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Risk factors for encephalitis and death from West Nile virus infection

  • K. MURRAY (a1) (a2), S. BARANIUK (a1), M. RESNICK (a1), R. ARAFAT (a3), C. KILBORN (a4), K. CAIN (a1), R. SHALLENBERGER (a3), T. L. YORK (a4), D. MARTINEZ (a4), J. S. HELLUMS (a1) (a5), D. HELLUMS (a6), M. MALKOFF (a5), N. ELGAWLEY (a3), W. McNEELY (a3), S. A. KHUWAJA (a3) and R. B. TESH (a2)
  • DOI:
  • Published online: 01 May 2006

We conducted a nested case-control study to determine potential risk factors for developing encephalitis from West Nile virus (WNV) infection. Retrospective medical chart reviews were completed for 172 confirmed WNV cases hospitalized in Houston between 2002 and 2004. Of these cases, 113 had encephalitis, including 17 deaths, 47 had meningitis, and 12 were fever cases; 67% were male. Homeless patients were more likely to be hospitalized from WNV compared to the general population. A multiple logistic regression model identified age [odds ratio (OR) 1·1, P<0·001], history of hypertension, including those cases taking hypertension-inducing drugs (OR 2·9, P=0·012), and history of cardiovascular disease (OR 3·5, P=0·061) as independent risk factors for developing encephalitis from WNV infection. After adjusting for age, race/ethnicity (being black) (OR 12·0, P<0·001), chronic renal disease (OR 10·6, P<0·001), hepatitis C virus (OR 23·1, P=0·0013), and immunosuppression (OR 3·9, P=0·033) were identified as risk factors for death from WNV infection.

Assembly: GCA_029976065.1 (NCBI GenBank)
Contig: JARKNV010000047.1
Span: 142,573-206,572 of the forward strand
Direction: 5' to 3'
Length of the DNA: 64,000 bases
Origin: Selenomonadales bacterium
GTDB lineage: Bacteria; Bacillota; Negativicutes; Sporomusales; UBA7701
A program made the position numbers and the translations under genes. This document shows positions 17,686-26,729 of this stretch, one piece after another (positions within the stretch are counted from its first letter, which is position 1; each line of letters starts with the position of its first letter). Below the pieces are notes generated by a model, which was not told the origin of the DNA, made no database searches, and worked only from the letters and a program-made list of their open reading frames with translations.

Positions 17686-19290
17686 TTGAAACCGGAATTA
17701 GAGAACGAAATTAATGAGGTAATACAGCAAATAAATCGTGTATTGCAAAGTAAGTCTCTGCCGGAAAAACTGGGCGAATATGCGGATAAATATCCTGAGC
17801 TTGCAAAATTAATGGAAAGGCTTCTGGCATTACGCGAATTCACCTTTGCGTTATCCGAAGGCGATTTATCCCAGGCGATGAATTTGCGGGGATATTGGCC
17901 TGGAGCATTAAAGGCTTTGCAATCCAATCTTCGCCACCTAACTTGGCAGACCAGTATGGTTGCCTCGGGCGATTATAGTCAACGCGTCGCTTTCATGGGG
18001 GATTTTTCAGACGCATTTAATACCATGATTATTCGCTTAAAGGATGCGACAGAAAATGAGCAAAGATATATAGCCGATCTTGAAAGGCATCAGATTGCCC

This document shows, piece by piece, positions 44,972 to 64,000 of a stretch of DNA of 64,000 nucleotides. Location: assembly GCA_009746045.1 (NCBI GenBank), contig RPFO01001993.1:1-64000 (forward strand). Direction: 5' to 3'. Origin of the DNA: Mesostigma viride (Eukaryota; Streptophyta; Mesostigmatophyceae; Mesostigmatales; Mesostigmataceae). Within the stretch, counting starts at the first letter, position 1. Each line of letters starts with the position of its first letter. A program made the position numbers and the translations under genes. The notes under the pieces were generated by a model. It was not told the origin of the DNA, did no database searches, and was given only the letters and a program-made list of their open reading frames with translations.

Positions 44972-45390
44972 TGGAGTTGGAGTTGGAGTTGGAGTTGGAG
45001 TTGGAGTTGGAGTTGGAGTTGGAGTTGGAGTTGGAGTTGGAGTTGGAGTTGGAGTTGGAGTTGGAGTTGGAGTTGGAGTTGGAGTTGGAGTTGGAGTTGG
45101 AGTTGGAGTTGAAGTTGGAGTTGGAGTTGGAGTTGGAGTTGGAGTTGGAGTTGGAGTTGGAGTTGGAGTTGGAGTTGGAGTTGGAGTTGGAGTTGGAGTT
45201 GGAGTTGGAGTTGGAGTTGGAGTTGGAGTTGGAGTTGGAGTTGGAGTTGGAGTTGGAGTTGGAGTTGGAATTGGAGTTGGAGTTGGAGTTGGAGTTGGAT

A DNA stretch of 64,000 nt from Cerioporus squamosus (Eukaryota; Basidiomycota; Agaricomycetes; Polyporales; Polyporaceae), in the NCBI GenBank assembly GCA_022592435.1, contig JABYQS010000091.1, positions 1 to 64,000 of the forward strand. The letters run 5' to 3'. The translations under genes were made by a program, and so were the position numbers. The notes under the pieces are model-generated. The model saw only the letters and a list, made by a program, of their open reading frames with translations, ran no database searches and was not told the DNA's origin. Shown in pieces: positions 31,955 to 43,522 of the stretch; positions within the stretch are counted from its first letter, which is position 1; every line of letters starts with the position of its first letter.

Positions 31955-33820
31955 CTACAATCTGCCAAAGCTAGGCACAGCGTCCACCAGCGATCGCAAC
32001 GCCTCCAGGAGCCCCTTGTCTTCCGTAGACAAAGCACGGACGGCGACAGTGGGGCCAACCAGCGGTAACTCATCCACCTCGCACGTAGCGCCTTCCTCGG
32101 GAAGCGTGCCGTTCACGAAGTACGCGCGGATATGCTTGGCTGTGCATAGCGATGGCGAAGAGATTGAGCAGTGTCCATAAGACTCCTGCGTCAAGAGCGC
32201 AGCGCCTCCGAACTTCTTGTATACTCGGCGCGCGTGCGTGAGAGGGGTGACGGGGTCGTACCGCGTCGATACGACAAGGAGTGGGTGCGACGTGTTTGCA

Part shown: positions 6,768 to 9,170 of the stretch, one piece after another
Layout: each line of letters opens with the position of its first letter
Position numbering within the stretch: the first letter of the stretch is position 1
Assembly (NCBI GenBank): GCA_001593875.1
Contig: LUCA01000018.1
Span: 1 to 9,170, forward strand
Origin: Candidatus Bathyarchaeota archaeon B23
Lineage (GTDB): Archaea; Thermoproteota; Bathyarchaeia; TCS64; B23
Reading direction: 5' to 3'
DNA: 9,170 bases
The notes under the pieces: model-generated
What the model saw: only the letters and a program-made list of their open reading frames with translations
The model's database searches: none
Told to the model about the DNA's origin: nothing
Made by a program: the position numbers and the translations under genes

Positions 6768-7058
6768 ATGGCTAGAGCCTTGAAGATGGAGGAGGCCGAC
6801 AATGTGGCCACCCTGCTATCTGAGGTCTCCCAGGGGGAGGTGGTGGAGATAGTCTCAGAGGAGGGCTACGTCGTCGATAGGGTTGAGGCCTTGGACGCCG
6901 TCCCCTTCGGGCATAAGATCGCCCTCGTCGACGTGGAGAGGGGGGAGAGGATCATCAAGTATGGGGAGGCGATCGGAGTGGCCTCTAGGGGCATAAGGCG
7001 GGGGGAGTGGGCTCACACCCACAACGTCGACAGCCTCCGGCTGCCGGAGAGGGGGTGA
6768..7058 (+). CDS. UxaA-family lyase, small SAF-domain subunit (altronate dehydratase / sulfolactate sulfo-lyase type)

Corresponding author
1200 Herman Pressler, Rm. 707, Houston, TX 77030, USA. (Email:
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Epidemiology & Infection
  • ISSN: 0950-2688
  • EISSN: 1469-4409
  • URL: /core/journals/epidemiology-and-infection
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